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  2. The Japanese alphabet, and you say the Hiragana is only the basic alphabet, meaning there’s more beyond that? I’m getting a headache just looking at the first few characters.

    I think learning to write the Japanese alphabet requires heavy usage of both brain hemispheres. From what I can see, it requires both precision and artistry. It’s only right therefore to start learning something like this as a child, as like you said, their minds are very flexible and absorbent.

    Happy birthday Pristine! 🙂
    .-= Jenny M.´s last blog ..Cheap Popcorn Machines =-.

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  3. Happy Birthday Pristine!

    We’re hoping we could make it to your place tonight. Hopefully there’d be no rain or traffic jam.

    On Hiragana, I’m afraid she writes way better than I do. I’m afraid I even already forgot how to write them all. 😦 She’s brilliant, no reason for you to get impatient.
    .-= rose´s last blog ..we?ve moved, but? =-.

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  4. Happy Birthday Pristine! =)

    Pretty impressive with all the language learning going on. And like you said, starting young is excellent – being a multilingual these days is really important 😉

    I have Japanese on my to-do list for the next, oh, ten years or so. One day, I’d really like to speak it!
    .-= Kaleido´s last blog ..Me =-.

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  5. HaPpY BirTh DaY PresTineY (f)
    The Japanese alphabet, and you say the Hiragana is only the basic alphabet, meaning there?s more beyond that? I?m getting a headache just looking at the first few characters.

    I think learning to write the Japanese alphabet requires heavy usage of both brain hemispheres. From what I can see, it requires both precision and artistry. It?s only right therefore to start learning something like this as a child, as like you said, their minds are very flexible and absorbent.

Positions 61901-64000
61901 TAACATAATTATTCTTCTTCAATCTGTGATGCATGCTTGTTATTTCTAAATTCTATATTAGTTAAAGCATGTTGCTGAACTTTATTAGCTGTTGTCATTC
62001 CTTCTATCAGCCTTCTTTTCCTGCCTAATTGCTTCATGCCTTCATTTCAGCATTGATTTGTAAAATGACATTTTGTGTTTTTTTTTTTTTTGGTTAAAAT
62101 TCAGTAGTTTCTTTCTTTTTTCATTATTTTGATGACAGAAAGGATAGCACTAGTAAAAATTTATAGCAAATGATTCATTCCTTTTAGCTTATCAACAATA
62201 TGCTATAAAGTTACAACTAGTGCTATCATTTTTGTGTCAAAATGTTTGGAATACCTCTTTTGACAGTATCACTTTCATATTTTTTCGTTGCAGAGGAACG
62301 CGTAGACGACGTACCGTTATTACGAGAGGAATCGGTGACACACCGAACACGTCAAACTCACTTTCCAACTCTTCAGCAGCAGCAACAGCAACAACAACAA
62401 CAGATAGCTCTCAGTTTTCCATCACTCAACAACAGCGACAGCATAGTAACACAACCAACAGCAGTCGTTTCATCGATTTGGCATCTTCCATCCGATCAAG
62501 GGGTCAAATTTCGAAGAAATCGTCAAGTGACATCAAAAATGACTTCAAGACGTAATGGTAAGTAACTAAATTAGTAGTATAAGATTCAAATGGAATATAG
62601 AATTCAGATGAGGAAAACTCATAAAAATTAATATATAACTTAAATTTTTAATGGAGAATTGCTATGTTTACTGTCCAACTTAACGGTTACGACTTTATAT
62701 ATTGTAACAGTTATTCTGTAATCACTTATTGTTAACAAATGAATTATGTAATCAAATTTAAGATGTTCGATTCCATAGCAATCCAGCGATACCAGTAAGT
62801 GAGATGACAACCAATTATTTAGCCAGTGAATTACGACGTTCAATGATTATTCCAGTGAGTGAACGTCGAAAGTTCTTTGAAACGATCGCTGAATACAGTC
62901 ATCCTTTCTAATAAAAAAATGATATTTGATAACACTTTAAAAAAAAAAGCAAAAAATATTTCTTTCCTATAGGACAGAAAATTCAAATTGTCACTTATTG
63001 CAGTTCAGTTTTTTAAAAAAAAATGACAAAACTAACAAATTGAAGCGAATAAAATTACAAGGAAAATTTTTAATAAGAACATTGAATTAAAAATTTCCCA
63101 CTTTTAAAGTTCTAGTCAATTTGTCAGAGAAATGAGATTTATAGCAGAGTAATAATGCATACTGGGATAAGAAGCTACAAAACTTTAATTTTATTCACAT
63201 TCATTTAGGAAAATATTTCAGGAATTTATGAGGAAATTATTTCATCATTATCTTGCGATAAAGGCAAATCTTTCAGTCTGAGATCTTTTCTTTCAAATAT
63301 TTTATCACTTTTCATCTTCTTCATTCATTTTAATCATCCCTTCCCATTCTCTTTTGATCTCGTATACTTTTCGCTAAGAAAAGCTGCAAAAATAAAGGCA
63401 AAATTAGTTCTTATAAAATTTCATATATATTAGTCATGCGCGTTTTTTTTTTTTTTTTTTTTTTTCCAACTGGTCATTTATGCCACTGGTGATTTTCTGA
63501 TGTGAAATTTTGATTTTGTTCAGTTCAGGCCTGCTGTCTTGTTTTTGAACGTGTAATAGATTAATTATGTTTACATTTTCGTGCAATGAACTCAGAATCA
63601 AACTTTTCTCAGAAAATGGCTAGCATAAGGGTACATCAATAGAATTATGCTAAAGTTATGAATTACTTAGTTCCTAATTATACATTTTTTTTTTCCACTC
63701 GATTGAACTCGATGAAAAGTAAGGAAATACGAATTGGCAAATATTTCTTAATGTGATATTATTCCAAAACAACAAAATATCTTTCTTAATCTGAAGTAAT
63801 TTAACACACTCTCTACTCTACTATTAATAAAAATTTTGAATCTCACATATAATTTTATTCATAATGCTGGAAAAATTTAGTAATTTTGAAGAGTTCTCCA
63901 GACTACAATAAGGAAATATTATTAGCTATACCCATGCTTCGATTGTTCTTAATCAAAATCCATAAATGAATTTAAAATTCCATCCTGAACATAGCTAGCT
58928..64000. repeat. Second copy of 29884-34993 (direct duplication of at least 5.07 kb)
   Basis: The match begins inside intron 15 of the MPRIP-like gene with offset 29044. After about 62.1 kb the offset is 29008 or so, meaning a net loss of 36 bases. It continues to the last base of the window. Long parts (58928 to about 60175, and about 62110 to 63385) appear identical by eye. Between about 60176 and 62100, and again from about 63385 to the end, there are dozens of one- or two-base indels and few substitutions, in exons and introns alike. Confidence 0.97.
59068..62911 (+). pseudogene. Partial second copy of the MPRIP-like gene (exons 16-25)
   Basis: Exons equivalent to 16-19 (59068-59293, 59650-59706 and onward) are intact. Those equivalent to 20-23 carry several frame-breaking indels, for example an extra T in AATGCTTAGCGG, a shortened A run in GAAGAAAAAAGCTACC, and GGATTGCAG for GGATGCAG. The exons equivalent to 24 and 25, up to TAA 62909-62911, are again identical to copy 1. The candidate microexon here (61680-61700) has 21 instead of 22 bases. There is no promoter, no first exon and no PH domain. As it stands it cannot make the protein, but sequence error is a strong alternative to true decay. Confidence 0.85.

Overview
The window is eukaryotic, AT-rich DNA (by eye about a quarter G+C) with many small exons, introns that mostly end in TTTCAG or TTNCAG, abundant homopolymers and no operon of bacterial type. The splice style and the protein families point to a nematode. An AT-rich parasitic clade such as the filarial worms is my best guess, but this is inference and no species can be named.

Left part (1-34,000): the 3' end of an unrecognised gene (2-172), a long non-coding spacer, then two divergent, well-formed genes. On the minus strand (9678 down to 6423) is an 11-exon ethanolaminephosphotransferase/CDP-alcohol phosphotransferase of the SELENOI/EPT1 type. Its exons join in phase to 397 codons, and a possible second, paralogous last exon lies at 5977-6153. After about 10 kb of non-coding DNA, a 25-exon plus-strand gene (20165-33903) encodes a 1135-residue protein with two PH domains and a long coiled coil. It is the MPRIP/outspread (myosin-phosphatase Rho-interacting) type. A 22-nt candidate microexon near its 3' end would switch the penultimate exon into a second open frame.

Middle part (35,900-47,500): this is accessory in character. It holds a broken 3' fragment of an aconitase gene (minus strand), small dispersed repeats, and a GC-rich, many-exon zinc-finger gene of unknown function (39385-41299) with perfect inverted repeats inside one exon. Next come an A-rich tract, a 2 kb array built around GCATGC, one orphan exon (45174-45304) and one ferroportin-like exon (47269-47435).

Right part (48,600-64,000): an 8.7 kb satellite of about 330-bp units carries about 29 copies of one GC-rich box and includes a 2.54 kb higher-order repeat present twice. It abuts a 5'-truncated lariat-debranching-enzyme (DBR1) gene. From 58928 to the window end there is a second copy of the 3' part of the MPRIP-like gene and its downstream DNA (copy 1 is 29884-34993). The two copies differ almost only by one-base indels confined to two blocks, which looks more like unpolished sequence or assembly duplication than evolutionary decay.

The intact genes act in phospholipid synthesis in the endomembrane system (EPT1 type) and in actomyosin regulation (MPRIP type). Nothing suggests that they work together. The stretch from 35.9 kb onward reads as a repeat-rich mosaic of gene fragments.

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  6. Please say Happy Birthday to your adorable daughter from me!

    I think it is wonderful that you are teaching her Japanese. Japanese language alphabet looks so beautiful and artistic.

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  7. Aw, please wish her a very happy birthday for me!!
    It sounds like she has grasped the Japanese language pretty well so far-Despite what you say, I think she has a great teacher 🙂
    Next it shall be my turn! LOL I haven’t given up-I’m going to make sure I do a little each day when the New Year hits!
    .-= Kayla´s last blog ..Merry Christmas Everyone!! =-.

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  8. Happy 6th Birthday to an amazing and beautiful young lady!!
    I am in awe of all you can do my lovely Pristine! You are an artist, a model, and a wonderful daughter. Thank you for sharing a part of your life with us. Good luck with your studies and with reading the Hiragana book to your mother.
    Grace, thank you for teaching us yet another wonderful thing about your husband’s beautiful culture. I am also impressed with how much you have to share with us and with your precious daughter.
    .-= Lorie Shewbridge´s last blog ..Good Will in a Box – at Crazy Adventures in Parenting =-.